Unscripted, Chita Rivera is the star of her own story

Chita Rivera
Chita Rivera(Daniel Coston)

Chita Rivera is tired. But not from performing, mind you.

“My daughter and I just got back from a trip to Positano, Italy,” she says over the phone. “It’s our favorite place on the planet, but it has so many steps!”

Never mind. A little jet lag or exhaustion from trekking in the cliffside town does nothing to dampen the 85-year-old singer-dancer-actor’s enthusiasm for her two shows Saturday at the Calderwood Pavilion, the Huntington Theatre Company’s first of its Broadway @ the Huntington Series. She’ll take questions from Seth Rudetsky, music director and radio host, and perform songs from her legendary career.


“It’s not scripted or planned,” she says, “so it always feels fresh, and a memory or a song emerges out of a moment. We may talk about something that happened years ago, or just last week.”

What makes this show special, she says, is that it’s a conversation between two people who have a love and appreciation for theater. Rivera, of course, is the recipient of this year’s Lifetime Achievement Tony Award, along with two other Tonys and 10 nominations. While most famous, perhaps, for originating the roles of Anita in “West Side Story,” Rose in “Bye, Bye Birdie,” and Velma Kelly in “Chicago,” she also starred in “Can-Can,” “The Rink,” “Kiss of the Spider Woman,” “Nine,” and the revival of “The Mystery of Edwin Drood,” and those are just some of her Broadway credits. Rudetsky has worked as an accompanist and music director in musical theater, and has gained a cult following for his hilarious and always informative radio interviews on his shows “Seth’s Big Fat Broadway” and “Seth Speaks” on Sirius/XM Satellite Radio’s On Broadway channel.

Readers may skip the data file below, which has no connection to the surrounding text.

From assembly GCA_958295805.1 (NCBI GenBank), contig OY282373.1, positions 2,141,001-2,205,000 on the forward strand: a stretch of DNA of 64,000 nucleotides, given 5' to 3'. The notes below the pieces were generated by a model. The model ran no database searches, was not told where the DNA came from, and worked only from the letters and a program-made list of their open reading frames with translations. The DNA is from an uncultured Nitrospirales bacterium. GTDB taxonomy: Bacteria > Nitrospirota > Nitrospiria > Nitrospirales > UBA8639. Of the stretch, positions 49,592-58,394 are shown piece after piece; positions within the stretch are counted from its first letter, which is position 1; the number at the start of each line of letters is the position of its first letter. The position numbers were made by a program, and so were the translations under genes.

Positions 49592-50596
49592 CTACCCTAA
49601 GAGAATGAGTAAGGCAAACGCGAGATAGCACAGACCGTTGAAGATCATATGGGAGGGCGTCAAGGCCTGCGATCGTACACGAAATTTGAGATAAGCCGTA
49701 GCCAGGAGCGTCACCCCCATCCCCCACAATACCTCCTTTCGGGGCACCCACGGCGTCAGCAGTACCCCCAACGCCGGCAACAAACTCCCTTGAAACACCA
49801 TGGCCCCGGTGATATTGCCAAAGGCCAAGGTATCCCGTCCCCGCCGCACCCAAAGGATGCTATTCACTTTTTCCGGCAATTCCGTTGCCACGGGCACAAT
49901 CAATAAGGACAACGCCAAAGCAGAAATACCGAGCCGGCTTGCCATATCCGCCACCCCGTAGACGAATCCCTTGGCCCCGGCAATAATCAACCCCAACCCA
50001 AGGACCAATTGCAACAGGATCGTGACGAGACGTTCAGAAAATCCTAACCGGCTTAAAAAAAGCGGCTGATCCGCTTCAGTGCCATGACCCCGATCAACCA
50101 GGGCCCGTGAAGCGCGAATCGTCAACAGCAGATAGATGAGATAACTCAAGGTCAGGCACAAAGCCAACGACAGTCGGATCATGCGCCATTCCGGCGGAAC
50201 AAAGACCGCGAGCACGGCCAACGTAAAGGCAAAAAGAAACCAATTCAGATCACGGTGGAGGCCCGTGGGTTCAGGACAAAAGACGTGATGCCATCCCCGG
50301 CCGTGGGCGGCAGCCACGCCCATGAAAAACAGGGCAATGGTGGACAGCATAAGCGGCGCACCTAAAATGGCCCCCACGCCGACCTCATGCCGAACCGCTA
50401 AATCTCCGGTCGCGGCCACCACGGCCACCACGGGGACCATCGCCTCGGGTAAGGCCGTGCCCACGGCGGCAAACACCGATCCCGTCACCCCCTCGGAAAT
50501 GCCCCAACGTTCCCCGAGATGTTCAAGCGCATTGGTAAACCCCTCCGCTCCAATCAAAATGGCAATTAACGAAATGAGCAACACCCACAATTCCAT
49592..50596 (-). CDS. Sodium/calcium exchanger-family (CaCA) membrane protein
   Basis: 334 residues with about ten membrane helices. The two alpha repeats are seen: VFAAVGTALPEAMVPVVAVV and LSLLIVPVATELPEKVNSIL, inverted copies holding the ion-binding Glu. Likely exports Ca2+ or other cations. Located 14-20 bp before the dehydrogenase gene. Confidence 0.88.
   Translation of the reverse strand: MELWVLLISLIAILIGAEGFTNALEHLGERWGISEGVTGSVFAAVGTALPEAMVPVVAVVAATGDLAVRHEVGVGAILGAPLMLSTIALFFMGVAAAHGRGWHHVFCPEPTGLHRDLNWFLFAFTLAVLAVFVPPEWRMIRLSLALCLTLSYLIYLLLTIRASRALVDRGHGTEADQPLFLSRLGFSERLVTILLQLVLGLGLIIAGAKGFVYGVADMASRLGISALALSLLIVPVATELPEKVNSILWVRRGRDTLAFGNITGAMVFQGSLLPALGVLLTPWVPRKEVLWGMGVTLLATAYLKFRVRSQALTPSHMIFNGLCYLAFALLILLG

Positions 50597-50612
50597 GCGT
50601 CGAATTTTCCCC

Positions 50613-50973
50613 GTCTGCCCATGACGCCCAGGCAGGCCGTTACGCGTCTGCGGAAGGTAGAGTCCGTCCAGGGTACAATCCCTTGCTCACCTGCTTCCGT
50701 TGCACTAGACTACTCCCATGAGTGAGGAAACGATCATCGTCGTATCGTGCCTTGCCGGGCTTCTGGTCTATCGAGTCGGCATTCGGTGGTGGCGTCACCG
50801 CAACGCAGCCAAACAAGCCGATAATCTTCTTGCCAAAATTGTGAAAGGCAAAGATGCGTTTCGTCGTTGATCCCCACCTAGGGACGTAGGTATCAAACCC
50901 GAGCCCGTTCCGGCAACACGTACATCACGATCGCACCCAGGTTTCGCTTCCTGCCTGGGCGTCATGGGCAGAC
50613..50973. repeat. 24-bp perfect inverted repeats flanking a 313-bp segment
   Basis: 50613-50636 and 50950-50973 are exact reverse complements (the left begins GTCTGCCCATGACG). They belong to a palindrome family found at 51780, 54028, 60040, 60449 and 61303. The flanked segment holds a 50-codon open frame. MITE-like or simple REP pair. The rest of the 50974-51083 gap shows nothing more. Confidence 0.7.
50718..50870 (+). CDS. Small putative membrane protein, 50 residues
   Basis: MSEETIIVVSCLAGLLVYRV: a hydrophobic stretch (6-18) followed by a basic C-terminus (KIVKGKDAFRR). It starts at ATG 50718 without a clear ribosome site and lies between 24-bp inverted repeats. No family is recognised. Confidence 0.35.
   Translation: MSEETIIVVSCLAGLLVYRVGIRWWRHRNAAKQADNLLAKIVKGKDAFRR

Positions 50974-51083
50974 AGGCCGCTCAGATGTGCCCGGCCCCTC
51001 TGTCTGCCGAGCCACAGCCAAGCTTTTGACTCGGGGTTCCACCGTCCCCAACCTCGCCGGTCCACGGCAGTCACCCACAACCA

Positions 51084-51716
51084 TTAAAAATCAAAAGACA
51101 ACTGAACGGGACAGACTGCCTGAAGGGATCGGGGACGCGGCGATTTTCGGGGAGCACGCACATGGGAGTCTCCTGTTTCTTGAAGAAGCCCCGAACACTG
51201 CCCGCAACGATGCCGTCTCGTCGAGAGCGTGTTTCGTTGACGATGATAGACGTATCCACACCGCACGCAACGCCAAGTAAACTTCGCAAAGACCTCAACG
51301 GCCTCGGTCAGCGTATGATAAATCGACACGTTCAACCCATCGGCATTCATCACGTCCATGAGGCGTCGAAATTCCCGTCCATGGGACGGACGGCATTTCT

“He’s one of a kind,” says Rivera. “He’s fast and funny and has an extraordinary amount of music and musical theater knowledge in his head.”


Rivera says she’s gotten to know Rudetsky by doing other shows with him, and since they are so comfortable with each other, the evening feels more like a chat between two friends.

And even though the show is unscripted, Rivera says “as soon as I leave the house I’m concerned about delivering a professional performance.”

While the duo may not rehearse specific songs, she says she is always warmed up and ready to go. Of course, certain songs and stories often bubble to the surface.

“People want to hear about how I auditioned for ‘West Side Story’ or what went into the creation of a song for a character in a Kander and Ebb musical.”

She says she’s been extraordinarily lucky to work with so many great directors, choreographers, and songwriters.

“It’s fun to share what went into the evolution of a song, from notes on a page to a way for a character to move a story forward,” she says. “I’m fascinated with the way [John] Kander and [Fred] Ebb were able to layer so many different levels of meaning into a song, like ‘How Lucky Can You Get?’ which starts out so bright and then turns dark.”

Although Rivera will accompany her storytelling with singing, she will not be doing any dancing. But, she adds, “you’d have to tie my feet down to keep me from moving.”


At the Calderwood Pavilion, Boston Center for the Arts, Oct. 13 at 5 p.m. and 8 p.m. Tickets from $25, 617-266-0800,


Terry Byrne can be reached at